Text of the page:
2nd Hillclimber unit patch 171 Unit patch

Another Day At The Office For The 171st

Robert Machen, James Parker, Raymond Todorovich, and Jerome Majchrazak October 15,1967 started as an unusual maintenance day for the 171st Maintenance Detachment assigned to the l47th Assault Support Helicopter Company (ASHC) located at Vung Tau, South Vietnam. Around 9:30 AM Major Robert B. Machen, the Detachment Commander, received word that Hillclimber 033, a Chinook assigned to the l47th, had made a forced landing deep in the heart of the delta about seventy miles west of the city of Can Tho. After further checking with the 147th OPS(Operations), it was learned that 033 was sitting nose down in a canal in about 8 to 10 feet of water.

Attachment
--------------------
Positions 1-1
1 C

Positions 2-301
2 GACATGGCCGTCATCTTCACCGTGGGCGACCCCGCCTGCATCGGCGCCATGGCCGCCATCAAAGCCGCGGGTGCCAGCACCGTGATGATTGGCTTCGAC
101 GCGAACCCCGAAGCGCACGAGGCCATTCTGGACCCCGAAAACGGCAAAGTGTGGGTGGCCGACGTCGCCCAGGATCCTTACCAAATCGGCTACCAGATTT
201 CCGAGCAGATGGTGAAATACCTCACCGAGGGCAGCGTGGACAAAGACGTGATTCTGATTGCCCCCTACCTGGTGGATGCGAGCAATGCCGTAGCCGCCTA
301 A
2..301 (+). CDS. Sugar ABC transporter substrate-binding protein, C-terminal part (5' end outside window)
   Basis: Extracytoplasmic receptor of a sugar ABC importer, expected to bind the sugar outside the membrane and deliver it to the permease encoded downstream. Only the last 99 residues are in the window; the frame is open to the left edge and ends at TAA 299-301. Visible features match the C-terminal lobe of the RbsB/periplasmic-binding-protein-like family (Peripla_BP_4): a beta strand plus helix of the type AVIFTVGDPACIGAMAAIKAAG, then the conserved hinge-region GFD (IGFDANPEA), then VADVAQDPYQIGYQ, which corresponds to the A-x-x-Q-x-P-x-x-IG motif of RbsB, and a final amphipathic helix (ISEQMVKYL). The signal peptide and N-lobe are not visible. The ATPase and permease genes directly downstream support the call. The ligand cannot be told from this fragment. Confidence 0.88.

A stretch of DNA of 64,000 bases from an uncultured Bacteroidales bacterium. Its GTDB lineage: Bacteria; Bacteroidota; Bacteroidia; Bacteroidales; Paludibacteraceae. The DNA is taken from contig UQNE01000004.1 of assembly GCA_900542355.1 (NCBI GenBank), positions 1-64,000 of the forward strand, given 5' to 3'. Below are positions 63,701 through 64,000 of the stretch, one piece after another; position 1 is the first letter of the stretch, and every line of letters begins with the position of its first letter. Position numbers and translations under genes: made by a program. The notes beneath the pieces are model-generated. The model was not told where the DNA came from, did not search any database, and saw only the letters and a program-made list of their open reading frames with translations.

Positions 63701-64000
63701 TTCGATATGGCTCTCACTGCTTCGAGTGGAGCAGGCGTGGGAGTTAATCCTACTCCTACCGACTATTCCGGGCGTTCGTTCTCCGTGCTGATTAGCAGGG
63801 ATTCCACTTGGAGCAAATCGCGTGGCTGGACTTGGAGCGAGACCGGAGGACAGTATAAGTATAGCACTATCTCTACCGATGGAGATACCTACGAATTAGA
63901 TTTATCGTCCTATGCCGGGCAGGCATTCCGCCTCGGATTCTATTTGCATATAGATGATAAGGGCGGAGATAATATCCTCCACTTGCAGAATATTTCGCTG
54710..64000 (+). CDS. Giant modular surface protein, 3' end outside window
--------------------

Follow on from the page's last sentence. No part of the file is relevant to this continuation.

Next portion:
Crash scene for 033The Detachment First Sergeant was called and advised that a ten-man crew would be required to go out for a day or two on a recovery mission. When Machen arrived at the flight line every man in the unit had volunteered. First Sergeant Earl Foster quickly selected and assembled the ten-man crew along with their tools and equipment. Included in the equipment list were two compressors and two deflated 10,000 gallon fuel bladders requested by Machen. The bladders were to be used as a flotation device. Machen believed he could use this equipment to break the aircraft loose from the bottom of the canal. The recovery team and equipment were loaded aboard the CH47 assigned to the 171st. Machen, Chief Warrant Officer (CWO) James Parker (the Executive Offrcer), along with the crew of Raymond Todorovich, the flight engineer; Jerome A. Majchrazak, the crew chief; and Douglas G. Burger, the door gunner, and the ten-man maintenance crew made up the recovery team. The 171st team arrived at the scene and was barely able to land in a small clearing next to the downed aircraft. Soon after the arrival of the recovery crew, the 222nd Battalion Commander came to the scene of the accident, flew over the crash site a few times, took pictures, and Crash scene for 033determined that the half-sunken helicopter miles from any hard surface road was not recoverable. He advised that the aircraft be stripped and burned.